Josie Seid

Thanks, giving, the essence of art

ArtsWatch Weekly: Passing the artistic impulse into the future, Josie Seid's America, Don Latarski's wild art, remembering Bruce Browne

AS YOU MIGHT HAVE NOTICED, this week’s ArtsWatch Weekly is a day late (although not, I hope, a dollar short). Usually I start plotting out the column at the beginning of the week, try to get a little writing done on Tuesday and Wednesday, then finish it on Thursday. But this Thursday, of course, was Thanksgiving Day, and quite likely just like you, I was otherwise engaged in the kitchen and at the table, and had been for a couple of days beforehand. This may be the strangest year in our collective memory, and for many of us the oddest of Thanksgivings – what seems the core of the holiday, the gathering together, is precisely what we couldn’t do – and yet, despite the pandemic and teetering economy and social unrest and volatile politics, there was thanking to be done.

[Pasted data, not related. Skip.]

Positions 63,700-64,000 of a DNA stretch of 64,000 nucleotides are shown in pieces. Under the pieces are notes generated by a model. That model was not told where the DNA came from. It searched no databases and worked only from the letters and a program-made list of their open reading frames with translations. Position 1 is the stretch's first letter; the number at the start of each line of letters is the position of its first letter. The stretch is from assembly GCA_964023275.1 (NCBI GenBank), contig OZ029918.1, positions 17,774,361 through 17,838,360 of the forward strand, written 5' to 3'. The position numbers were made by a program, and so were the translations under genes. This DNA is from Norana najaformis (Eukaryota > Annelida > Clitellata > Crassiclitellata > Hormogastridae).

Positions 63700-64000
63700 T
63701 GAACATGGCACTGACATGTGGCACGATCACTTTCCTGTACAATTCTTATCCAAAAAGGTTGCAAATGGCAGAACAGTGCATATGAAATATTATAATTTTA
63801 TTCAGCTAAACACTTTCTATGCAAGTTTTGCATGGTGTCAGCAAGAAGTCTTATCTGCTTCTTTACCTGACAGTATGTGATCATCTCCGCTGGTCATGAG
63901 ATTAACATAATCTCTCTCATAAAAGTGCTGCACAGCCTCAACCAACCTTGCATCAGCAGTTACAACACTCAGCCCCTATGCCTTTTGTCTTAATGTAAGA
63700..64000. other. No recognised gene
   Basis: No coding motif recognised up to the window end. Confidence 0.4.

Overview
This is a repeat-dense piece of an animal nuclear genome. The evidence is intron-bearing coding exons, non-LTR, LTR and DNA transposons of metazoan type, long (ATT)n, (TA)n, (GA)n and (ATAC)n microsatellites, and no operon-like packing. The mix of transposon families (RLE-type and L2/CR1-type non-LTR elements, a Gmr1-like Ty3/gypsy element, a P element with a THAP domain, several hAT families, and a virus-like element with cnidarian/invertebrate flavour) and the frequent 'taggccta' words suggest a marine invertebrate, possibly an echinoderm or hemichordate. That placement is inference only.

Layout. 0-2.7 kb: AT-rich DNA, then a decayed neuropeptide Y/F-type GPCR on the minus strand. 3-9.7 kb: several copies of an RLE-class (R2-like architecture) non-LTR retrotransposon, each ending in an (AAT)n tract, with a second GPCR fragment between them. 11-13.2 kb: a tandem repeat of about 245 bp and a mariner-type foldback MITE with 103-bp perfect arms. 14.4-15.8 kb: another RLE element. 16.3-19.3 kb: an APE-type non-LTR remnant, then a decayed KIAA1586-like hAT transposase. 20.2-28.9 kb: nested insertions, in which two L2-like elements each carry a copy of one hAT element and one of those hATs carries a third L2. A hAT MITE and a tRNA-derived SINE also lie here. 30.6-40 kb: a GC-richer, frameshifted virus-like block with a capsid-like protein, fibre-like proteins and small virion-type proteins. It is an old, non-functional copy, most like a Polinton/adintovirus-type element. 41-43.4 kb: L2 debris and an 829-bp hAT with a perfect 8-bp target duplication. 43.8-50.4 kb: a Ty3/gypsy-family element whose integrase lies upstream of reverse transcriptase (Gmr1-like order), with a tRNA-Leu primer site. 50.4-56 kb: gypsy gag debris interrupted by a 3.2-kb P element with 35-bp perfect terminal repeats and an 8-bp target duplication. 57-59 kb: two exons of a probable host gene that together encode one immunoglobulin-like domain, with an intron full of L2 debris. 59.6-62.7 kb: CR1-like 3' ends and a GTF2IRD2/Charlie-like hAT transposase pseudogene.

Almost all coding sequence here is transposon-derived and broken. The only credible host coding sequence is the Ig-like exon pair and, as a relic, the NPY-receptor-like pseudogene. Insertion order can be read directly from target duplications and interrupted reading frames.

When I think about the holidays I think partly of the gifts the past has to offer the present and future: not the stultifying or outmoded aspects of tradition, but the liberating ones. What is good? How do we build on it? This sifting and measuring is intimately involved in the constant reshaping of our cultural and artistic lives: What do we appreciate in the past and present, and carry forward with us into the future?

Some artists embody in their work all three tenses, and looking through what’s happening in Portland’s galleries I note with pleasure and thanks that two of them have exhibitions on view. Both exhibits end on Saturday, so time’s running short, but you can also see the works through the links below.
 

George Johanson, “The Artist’s Studio,” 2020, oil and acrylic on canvas, 36 x 48 inches, in his show “George Johanson – Rising Waters and Quasi Portraits: New Paintings,” closing Saturday at Augen Gallery, Portland.

Continues…